Along with the art of money-making, it is well to learn the art of money-saving. A large income is of no lasting good to you if it only creates habits of luxury with no savings in reserve. Think for a moment: If you should get sick suddenly, how would you continue without the usual income, if you have no savings put away? It is a bad thing to cultivate luxurious habits if you have only a small income. Is it not better to live simply and frugally and grow rich in reality? You should use one-fourth of your income on plain living, save three-fourths, and be at ease in your mind with a feeling of future security. Keep what you earn legitimately, and don’t gamble or lose it in trying to “get rich quick.”


Happiness can be had by the exercise of self-control, by cultivating habits of plain living and high thinking, by spending less even though earning more. Make an effort to earn more so that you can help others to help themselves.

Joy is too delicate a flower to bloom in the sooted atmosphere of worldly minds, which crave happiness from money and possessions. Joy wilts, too, when people water it inadequately by placing conditions on their happiness, telling themselves, “I won’t be really happy until I get that car (or dress, or house, or vacation by the sea)!” Materialistic people, however frantically they pursue the butterfly of happiness, never succeed in catching it. Were they to possess everything their hearts ever craved, happiness would still elude them.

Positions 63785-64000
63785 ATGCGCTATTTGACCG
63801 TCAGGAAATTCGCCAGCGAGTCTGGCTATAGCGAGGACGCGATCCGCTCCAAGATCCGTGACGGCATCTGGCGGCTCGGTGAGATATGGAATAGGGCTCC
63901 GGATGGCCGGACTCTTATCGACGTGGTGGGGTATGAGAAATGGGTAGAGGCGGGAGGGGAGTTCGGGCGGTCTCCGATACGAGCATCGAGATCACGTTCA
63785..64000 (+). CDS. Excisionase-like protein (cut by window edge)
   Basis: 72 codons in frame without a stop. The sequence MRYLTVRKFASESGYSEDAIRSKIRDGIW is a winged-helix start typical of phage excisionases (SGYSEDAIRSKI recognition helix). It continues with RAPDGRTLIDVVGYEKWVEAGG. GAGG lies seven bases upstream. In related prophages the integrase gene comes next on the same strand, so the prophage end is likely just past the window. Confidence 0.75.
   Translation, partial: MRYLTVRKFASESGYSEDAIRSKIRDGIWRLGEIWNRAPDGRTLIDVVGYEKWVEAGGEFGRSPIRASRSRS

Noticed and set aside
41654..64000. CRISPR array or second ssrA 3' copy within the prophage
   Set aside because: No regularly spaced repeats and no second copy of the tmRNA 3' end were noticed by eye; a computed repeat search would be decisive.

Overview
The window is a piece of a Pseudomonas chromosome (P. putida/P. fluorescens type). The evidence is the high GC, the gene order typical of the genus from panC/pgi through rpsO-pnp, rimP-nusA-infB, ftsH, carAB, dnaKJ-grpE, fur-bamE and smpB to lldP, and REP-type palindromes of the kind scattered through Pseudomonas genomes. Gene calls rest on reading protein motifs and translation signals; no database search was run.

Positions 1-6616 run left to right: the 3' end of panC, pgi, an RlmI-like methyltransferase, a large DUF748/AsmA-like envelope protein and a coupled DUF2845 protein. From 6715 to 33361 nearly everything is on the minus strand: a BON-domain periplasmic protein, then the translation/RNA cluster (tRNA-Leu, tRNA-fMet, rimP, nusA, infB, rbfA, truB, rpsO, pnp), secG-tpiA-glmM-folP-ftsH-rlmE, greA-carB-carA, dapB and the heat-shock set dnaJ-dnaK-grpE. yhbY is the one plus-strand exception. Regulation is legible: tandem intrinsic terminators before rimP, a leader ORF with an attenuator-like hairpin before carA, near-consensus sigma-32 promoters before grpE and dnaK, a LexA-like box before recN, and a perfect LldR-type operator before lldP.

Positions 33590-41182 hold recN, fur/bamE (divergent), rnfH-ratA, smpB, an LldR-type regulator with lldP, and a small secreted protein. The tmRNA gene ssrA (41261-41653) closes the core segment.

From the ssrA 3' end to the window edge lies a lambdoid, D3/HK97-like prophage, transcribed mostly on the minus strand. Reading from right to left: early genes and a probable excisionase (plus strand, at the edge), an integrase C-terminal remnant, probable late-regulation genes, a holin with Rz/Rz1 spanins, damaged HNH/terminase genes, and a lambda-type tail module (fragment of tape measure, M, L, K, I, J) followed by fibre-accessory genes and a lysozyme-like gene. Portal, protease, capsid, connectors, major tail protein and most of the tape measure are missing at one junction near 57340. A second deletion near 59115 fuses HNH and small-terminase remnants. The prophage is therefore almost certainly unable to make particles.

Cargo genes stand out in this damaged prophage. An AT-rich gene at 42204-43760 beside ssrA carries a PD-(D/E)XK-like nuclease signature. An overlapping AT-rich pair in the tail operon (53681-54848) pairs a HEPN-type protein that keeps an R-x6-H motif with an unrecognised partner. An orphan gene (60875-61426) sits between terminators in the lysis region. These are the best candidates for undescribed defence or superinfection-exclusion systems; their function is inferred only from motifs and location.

On the other hand, happiness blooms naturally in the hearts of those who are inwardly free. It flows spontaneously, like a mountain spring after April showers, in minds that are contented with simple living and that willingly renounce the clutter of unnecessary, so-called “necessities”—the dream castles of a restless mind.

When a person renounces outward ambition to seek peace within himself, he may feel a certain, fleeting nostalgia for his old, familiar habits. Accustomed as he was formerly to outward busyness, simplicity may strike him at times, in the beginning, as stark and unattractive.

Gradually, however, if he perseveres, he will accustom himself to the inner world, and will discover increasing happiness in soul-sufficiency. He will come to appreciate more and more deeply the meaning of true happiness.